crashing halt, when the rear-end leaf spring of a
1946 Ford he was working on snapped loose and struck
his left hand. The injury was devastating and he
nearly lost his hand. The injury prevented him from
using his left hand for a very long time, so he
decided to sell his business to his partner.
Sometime later, Parisi took the test to become
a private investigator, passed it, and became a
full-time private eye.
Being a private investigator was like being a
NYC detective all over again. Parisi wasn’t too
thrilled about what he was doing, so he decided to
abandon the field.
Parisi has always been a restless type of an
individual. He is not the do nothing type, so he
decided to write a book.
It took Parisi a long time to put the book
together, all by his lonely, but he finished it and
it has been a top selling book on the Internet for
years. The book is updated periodically, in an
effort to provide readers with the latest
information on the prostate.
The name of the book is: A Man’s Silent
Torment – The Prostate. If you are curious, you can
visit the website he uses to promote the book and
where people from all over the world purchase the
book. The address to the site is easy to remember:
As for his training as a journalist is
concerned, if you want to become a journalist, you
don’t attend John Jay College of Criminal Justice at
night, as Parisi did. So, the truth is that he has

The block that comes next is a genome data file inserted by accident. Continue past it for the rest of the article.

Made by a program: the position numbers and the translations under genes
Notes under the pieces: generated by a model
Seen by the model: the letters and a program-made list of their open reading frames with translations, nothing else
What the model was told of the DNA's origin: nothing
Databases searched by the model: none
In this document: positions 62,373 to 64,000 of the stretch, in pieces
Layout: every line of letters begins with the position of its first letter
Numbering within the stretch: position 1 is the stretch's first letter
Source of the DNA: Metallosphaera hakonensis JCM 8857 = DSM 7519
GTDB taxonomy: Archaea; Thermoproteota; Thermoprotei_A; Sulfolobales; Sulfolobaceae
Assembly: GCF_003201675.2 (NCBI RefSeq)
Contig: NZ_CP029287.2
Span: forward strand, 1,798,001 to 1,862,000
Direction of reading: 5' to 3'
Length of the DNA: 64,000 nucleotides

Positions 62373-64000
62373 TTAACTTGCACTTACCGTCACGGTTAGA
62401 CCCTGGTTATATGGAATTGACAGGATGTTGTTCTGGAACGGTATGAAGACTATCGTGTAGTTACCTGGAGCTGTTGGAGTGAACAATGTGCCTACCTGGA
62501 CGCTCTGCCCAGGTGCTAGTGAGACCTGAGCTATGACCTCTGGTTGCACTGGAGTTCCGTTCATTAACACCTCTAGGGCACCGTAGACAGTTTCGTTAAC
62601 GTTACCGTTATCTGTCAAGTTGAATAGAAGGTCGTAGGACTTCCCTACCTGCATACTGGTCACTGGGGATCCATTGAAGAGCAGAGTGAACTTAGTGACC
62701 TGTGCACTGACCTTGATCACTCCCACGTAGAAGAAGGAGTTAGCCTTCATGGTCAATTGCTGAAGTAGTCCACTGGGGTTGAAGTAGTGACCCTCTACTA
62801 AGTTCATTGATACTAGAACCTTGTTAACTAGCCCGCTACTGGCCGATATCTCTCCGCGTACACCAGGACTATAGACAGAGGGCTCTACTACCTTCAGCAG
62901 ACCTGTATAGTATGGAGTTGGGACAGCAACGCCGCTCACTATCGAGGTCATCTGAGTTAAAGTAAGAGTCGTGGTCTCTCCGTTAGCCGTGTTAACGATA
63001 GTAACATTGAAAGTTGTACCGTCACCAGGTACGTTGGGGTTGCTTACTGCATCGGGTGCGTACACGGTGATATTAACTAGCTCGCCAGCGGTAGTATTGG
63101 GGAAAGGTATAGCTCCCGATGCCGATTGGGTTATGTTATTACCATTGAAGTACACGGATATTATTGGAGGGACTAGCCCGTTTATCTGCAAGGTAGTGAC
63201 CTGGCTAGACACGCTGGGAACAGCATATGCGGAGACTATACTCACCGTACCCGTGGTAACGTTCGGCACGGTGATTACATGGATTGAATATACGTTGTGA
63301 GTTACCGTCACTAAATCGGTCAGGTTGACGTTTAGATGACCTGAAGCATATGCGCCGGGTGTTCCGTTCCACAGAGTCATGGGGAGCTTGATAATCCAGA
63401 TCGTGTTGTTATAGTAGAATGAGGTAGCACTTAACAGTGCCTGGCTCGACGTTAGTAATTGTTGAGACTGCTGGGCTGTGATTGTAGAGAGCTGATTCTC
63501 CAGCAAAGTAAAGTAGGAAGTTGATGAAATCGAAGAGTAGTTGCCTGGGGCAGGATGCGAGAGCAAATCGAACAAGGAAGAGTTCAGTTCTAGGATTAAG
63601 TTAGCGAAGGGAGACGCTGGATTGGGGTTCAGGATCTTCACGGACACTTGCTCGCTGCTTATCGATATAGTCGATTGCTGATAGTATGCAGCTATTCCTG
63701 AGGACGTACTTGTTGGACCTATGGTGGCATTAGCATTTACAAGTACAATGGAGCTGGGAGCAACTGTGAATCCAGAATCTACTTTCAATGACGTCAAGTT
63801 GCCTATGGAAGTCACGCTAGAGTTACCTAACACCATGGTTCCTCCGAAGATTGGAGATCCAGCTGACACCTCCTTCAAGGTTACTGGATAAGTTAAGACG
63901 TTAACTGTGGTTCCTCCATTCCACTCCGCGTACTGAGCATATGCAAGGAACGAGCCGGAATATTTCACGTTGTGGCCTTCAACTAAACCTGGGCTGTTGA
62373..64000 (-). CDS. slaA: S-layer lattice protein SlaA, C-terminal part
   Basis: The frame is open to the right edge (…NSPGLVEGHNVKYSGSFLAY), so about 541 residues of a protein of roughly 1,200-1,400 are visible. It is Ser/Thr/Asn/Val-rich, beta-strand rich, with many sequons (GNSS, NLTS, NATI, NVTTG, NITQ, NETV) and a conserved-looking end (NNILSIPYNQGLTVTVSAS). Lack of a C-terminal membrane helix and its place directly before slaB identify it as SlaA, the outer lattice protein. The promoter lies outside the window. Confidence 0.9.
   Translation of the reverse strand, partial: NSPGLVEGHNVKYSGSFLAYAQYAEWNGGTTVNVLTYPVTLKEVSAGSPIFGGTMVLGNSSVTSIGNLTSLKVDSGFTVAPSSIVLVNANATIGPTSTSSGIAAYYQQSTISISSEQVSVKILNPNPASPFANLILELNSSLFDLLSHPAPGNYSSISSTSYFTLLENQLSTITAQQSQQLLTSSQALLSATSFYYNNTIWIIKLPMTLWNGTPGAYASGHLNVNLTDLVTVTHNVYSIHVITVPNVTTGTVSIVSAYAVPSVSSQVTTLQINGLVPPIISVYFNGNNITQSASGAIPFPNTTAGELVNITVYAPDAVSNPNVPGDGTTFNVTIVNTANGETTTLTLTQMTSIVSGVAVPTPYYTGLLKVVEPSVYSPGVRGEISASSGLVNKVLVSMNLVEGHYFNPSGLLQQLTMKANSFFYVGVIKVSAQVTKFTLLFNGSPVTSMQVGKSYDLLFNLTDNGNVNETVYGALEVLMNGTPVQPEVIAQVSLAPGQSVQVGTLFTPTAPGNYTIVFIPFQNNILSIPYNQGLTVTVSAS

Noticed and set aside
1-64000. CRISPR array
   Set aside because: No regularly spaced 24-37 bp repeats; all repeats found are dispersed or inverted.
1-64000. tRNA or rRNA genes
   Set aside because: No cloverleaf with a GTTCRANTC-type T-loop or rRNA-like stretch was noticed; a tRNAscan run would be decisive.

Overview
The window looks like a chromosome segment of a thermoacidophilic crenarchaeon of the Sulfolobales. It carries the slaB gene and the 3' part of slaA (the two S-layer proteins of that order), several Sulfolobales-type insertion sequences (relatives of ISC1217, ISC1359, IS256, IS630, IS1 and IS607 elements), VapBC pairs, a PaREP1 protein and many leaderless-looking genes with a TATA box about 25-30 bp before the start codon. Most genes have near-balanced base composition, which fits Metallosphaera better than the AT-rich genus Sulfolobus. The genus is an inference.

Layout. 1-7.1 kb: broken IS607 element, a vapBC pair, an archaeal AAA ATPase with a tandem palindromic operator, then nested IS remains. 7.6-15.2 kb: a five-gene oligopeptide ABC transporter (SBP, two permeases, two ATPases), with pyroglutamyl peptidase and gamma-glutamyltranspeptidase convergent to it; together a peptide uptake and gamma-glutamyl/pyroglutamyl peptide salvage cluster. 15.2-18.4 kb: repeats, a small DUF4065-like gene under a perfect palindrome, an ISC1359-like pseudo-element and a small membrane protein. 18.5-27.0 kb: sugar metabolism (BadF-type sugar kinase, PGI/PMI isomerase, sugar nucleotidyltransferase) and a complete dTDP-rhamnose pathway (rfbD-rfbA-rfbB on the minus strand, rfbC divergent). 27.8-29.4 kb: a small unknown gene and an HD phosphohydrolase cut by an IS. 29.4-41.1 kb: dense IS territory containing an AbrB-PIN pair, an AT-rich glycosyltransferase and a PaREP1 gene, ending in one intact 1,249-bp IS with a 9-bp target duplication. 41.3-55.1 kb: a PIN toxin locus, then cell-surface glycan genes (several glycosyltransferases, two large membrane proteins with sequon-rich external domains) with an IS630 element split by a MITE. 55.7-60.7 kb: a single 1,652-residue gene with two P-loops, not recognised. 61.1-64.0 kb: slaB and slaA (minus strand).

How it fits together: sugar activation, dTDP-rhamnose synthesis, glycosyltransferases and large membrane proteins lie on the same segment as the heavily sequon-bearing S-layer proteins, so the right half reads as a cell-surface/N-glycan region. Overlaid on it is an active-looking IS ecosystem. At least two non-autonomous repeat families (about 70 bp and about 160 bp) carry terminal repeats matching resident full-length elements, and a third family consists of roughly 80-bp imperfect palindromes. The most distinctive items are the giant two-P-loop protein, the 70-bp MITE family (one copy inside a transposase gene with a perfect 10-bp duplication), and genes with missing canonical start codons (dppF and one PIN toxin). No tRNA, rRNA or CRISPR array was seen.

no formal academic training as a writer, other than
a crash course he took in the Marine Corps. But,
Parisi thinks he has a lot of common sense and a
natural talent that enables him to put thoughts on
paper very fluidly.
All the stories that some of you read on the
Pelham Forum and in the Mount Vernon Inquirer have
been generated by him at a feverish pace, since he
has to wear a lot of hats as the editor of a
Parisi finds that to be an effective writer,
editor and publisher, one must be imaginative and
creative, and be able to put together stories that
will interest not just a few of your readers, but
most of your readers.
Parisi also finds that headlines are extremely
important, since most people that read a newspaper
today, or jump on the internet seeking news, read
mostly the headlines. If a reader is attracted by a
headline, he will certainly venture into the story.
Therefore, Parisi tries very hard to make his
headlines as eye-catching as possible.
In December of 2004, Parisi approached Mount
Vernon's Mayor, Ernest D. Davis, about publishing a
community newspaper for Mount Vernon and he liked
the idea very much. Parisi and his wife, Luisa, had
a desire to reverse the negative press that Mount
Vernon has received throughout the years.
The Mount Vernon Inquirer was born in February
of 2005, a free newspaper that is known as "The
Peoples' Newspaper." The February 2005 issue had 20
pages and in less than one year it grew to 40 pages.
has become a household name throughout Mount Vernon,
and the paper prints strictly ongoing positive news
about the city – no crime.” Many in Mount Vernon say
that the Inquirer acts as a breath of fresh air when
they pick it up each month,” says Parisi.
Parisi (l) and his partner being congratulated over
a drug bust
that elevated him to Narcotics Detective on the
NYPD back in 1977.
(l to r ) Joe Parisi, Ruby Dee and Roberta Apuzzo
on the "Joe & Roberta" radio show at WVOX.
(l to r)
Joe Parisi, Senator Hillary Clinton and Serapher
Parisi (top left) with Superintendent Sawyer after
presenting trophies to city wide
spelling champions in 2007.
(l to r)
Ernie Davis, Joe Parisi and Andy Spano
chool Video Final.MP4